When Malaysia Airlines Flight 17 was shot down over Ukraine last week, the event heightened an already hostile situation with the United States and Europe on one side, and Russia and Ukrainian separatists on the other.

Separatists are being blamed for the incident, which was likely unintentional said West Virginia University political science professor Boris Barkanov.

“Early indications suggest that they thought it was another military plane and did not realize the plane was a commercial airliner filled with civilians,” he said.

Peter Gall, professor of mechanical and aerospace engineering, said that no matter who fired the SA-11 ground-to-air missile, it was operated by someone who knew how to use the system and aimed it at the aircraft.

“The bottom line is they were a sitting duck, and this missile was launched by someone,” he said. “In all likelihood it was guided by someone until it went active.

“The average garden variety couch potato would not be able to operate this missile system.”

This particular missile was radar-guided, meaning that a ground station selected the target and then the missile’s internal radar system locked on to the target and took over guidance. The SA-11 has a 60-90 percent kill rate, he said.

Gall said the type of missile has a range of 17 miles and an altitude of up to 38,000 feet.

The whole process would have been quick, Gall said.

“The odds that they were aware that they were going to be hit are pretty small,” he said. “They probably never saw it, never heard it, never had any idea that they were about to get hit,” he said.

The aftermath of the crash continues to contribute to political tension in the region.

“The downing of the plane is a terrible tragedy and because of this symbolism, it elicits a very negative reaction from Western publics,” Barkanov said. “This plays into the hands of hawks in Washington and Europe, who support a hard line in the conflict between Kiev and the separatists, and also support continued confrontation with Russia.”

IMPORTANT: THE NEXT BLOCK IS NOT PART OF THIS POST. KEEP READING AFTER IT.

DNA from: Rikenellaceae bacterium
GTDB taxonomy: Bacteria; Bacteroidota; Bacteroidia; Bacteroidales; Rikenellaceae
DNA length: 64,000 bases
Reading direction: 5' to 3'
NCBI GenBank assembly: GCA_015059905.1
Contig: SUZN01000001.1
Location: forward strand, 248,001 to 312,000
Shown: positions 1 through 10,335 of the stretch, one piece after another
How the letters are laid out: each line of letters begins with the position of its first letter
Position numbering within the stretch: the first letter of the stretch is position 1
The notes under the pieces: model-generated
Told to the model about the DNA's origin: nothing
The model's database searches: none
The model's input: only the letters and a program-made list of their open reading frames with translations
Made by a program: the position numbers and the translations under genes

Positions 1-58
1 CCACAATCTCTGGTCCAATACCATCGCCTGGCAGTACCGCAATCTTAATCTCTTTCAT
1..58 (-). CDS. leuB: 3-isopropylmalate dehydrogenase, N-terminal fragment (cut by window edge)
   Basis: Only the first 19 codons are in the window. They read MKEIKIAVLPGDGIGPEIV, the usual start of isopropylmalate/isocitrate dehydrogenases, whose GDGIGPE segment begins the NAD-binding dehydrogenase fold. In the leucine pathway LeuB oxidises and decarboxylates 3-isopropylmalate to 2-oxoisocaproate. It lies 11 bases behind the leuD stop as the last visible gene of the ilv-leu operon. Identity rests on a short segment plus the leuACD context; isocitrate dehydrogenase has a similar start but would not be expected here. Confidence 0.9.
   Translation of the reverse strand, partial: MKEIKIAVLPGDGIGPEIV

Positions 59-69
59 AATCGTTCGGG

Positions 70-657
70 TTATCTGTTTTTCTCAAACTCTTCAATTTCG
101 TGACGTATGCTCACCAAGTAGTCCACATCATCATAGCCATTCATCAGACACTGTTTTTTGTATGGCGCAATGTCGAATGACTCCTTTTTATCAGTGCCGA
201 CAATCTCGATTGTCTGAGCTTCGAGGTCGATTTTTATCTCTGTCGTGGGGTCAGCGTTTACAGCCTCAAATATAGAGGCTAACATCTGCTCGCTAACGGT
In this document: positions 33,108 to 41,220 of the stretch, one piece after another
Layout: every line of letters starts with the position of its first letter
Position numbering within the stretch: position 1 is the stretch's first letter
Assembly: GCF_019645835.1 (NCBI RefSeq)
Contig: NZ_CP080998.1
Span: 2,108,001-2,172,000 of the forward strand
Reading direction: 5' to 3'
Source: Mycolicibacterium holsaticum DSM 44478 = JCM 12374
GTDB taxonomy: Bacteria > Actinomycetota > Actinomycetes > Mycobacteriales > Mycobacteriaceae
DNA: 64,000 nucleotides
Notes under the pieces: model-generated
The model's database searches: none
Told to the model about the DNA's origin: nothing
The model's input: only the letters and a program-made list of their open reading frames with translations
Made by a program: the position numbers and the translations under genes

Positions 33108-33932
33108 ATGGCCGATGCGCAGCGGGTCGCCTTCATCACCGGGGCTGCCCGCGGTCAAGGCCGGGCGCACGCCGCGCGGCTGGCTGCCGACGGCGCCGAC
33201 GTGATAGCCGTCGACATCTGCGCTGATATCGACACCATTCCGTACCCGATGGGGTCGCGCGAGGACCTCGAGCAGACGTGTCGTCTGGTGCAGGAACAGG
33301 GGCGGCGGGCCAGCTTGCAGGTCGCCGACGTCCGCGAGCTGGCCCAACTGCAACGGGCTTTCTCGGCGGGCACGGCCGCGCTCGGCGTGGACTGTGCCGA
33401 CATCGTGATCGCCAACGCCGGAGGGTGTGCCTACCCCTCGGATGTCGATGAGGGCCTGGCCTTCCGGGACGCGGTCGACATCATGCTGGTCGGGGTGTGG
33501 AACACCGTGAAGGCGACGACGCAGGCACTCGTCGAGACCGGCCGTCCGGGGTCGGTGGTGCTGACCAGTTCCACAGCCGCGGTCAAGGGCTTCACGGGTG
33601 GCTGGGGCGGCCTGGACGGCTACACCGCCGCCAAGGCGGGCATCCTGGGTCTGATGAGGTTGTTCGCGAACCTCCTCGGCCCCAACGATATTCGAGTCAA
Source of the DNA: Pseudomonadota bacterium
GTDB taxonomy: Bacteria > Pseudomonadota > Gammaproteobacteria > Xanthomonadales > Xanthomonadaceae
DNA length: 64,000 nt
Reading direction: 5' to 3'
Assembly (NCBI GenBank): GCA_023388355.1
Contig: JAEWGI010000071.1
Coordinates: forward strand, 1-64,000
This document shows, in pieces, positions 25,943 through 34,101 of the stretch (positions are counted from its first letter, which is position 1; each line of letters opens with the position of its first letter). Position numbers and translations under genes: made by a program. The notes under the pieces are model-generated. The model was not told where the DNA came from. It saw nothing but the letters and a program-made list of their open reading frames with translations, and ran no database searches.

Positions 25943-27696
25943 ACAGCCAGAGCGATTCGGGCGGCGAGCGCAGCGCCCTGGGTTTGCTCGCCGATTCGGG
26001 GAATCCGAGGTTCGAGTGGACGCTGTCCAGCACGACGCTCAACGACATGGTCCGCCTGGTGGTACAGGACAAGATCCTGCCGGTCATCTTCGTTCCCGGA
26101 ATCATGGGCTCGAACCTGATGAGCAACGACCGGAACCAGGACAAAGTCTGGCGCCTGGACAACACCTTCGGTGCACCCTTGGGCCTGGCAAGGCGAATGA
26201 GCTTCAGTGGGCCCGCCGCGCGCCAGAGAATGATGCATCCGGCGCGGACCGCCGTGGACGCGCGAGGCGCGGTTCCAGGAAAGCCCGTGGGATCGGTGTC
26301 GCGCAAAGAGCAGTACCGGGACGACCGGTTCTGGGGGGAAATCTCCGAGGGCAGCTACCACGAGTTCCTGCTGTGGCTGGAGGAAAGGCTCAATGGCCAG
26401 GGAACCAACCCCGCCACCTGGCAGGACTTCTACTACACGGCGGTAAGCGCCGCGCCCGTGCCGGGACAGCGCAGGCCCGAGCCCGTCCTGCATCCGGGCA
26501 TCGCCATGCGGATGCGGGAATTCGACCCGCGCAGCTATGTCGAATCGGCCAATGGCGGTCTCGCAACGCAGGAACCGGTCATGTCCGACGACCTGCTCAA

He expects the economic sanctions, political isolationism and incremental increases in military deployments to intensify in Eastern Europe.

Russia for its part is invested in Ukraine and has shown no indication of backing down from its support of the separatists.

“In my opinion, it makes sense to raise the costs for Russia for continued intervention in Ukraine,” Barkanov said. “However, we have to create incentives for cooperation as well. So far there has only been rhetoric about cooperation but no concrete moves toward a compromise political settlement that addresses the participants’ interests and grievances.

“By wielding only sticks and no carrots, the United States is contributing to the conflict’s escalation, and there is no peaceful endgame in sight.”

Both faculty members are available to the media to offer commentary. Barkanov can be reached via e-mail at Boris.Barkanov@mail.wvu.edu. Gall can be reached via e-mail at Pete.Gall@mail.wvu.edu.



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